The qualities of my ideal writing guidebook (what is covered):

  • Large, easily referenced grammar and punctuation section with examples
  • Daily writing exercises
  • Visual writing prompts
  • “How to” quality to the book, instructional without being preachy or stringent with rules
  • Info packed, fast paced

The qualities of my ideal writing class (what I learn):

  • How to write a query letter
  • Order of items in an e-mail to an agent, what is attached, what goes in the body of the e-mail
  • Standards of punctuation, grammar, when to italicize, underline, quote
  • How to write in deep POV (my most evil nemesis)
  • The art of good story telling (which I’m currently exploring in Steven James’ book, Story Trumps Structure)
  • How to write in the present tense when something occurred in the past
  • Writing a great first chapter (Again, Story Trumps Structure)
  • The best way to conduct research
  • Answer the question, “Does every story written these days have to follow an outline with nine-point structure, character arcs, pinches, plot points, etc., etc.?”

My best student-like qualities (who am I when I’m learning, my attitudes when I’m loving the act of learning, what do I look like, what do I wear, what do I have in the palm of my hand):

  • Detail oriented
  • Takes fabulous notes
  • Studies diligently, thoroughly
  • Combines book learning/reading with a hands-on experience, admittedly a bit more on the bookish end
  • Listens well
  • Questions endlessly because I like to get things right the first time
  • Loves to learn when it’s interesting, must apply more effort when it’s not
  • Wears casual clothing
  • Writes information (usually on a McDonald’s napkin unless I’m in a formal setting) but will use my laptop if the info comes fast (I type well!)
  • Enthusiastic, passionate
  • Loves to be hooked from the first moment of instruction

As expected with me, the completion of this task prompted more self-analysis leading to admissions and questions:

  • I discovered that I’m afraid to tell people I’m a writer because I believe if I don’t produce quickly, I’ll be viewed as a failure.
  • I feel pressured to publish soon, but I don’t want to crank out garbage.
  • Certain people I’ve engaged in life resent when I do something that they perceive as getting ahead of them, being more successful, so I downplay my achievements.
  • Other than the occasional, “That’s nice,” I don’t feel as if anyone supports my writing.
  • Money factors in to my writing heavily. I make very little working as a substitute at the library, and I feel the pressure to bring in a paycheck especially with the economy the way it is.
  • Is my writing a selfish hobby or a real career?
  • I don’t really feel as if I have a writing ally, no connectivity in the writing world or to another writer.
  • Have I started too late in life to make a go at writing?
  • What do I do when there is no money for writing classes, retreats, programs, conferences?

These are the thoughts that usually accompany me as I sit down to write. Unfortunately, they influence my writing habits. I know that most of them are ridiculous self-doubts, so when they arise, I remember to acknowledge them quickly, and then press on with my writing.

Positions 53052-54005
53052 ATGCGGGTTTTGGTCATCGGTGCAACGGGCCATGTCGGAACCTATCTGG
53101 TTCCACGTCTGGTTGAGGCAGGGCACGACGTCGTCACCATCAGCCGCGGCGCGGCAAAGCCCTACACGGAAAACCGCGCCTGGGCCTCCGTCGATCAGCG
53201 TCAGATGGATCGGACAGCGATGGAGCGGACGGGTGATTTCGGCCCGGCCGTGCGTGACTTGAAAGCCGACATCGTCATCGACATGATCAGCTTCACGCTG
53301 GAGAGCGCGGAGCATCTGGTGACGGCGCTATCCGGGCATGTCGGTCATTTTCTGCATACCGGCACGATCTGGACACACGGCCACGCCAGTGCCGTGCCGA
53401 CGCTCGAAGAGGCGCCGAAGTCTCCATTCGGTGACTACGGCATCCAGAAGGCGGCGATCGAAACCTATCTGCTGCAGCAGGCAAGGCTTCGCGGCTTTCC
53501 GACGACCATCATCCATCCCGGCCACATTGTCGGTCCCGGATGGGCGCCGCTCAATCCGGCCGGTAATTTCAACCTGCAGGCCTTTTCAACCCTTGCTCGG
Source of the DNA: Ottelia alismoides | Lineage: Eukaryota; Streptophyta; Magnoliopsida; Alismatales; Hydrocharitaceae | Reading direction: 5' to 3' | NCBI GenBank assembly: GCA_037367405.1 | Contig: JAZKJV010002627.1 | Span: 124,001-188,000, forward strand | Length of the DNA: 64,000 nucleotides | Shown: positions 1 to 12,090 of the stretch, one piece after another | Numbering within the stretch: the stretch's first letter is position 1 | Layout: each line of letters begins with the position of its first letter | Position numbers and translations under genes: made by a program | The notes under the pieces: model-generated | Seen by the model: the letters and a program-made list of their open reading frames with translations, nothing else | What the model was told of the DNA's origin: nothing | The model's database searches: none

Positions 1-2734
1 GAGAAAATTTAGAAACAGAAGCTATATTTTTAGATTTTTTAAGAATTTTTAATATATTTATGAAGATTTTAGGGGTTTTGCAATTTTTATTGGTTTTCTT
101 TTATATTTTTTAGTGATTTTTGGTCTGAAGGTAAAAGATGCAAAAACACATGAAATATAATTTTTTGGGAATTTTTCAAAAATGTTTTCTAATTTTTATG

Write Happy!

Baring My Writer’s Soul – Part 4

In answer to the question in my last post, “Why am I not learning?” I discovered an answer that is not at all surprising: resistance.

I think I always knew this was my problem, but I hated to admit it. I created a vicious circle in my head that started with fear-born resistance to what I thought should happen versus what actually does happen when I write and/or learn to write. The fear/resistance combination kept me from learning from my new chosen method. There was nothing left for me to do but shut down and stop writing. I tried to claim writer’s block, but even I knew this wasn’t true.

images4GQIRHHZSo how do I reduce the resistance in my life? First of all, expect that it is going to occur in the form of doubts and ego which leads to comparison to other writers. By acknowledging this fact, I’ve already begun to address the issue, and that’s exactly what I want. Second, by dealing with the first concern, I’ll be able to tackle the fear of change which I often perceive as a threat to myself.

I already know doubts, ego, and comparison are counterproductive, so I must quickly recognize this yet again, and press on. Address my good intentions, per Heather Sellers the evil twin of resistance, and press on. Don’t over think the process, and press on. Let go, let down, relax, and write.

Page After Page advises that I learn to listen to my mind without getting sucked back in to all the negativity mentioned above. Just because I do this once doesn’t mean it won’t rear its ugly head again, but when it does, I’ll be ready for it, and that knowledge is very liberating.

Naturally, this self-analysis generated more questions for me.

  1. If I’m not receiving quality instruction, does that translate into resistance on my part?
  2. Are instruction and critiquing/criticism the same thing?
  3. If I don’t rewrite based on someone’s opinion, does that mean I’m resistant?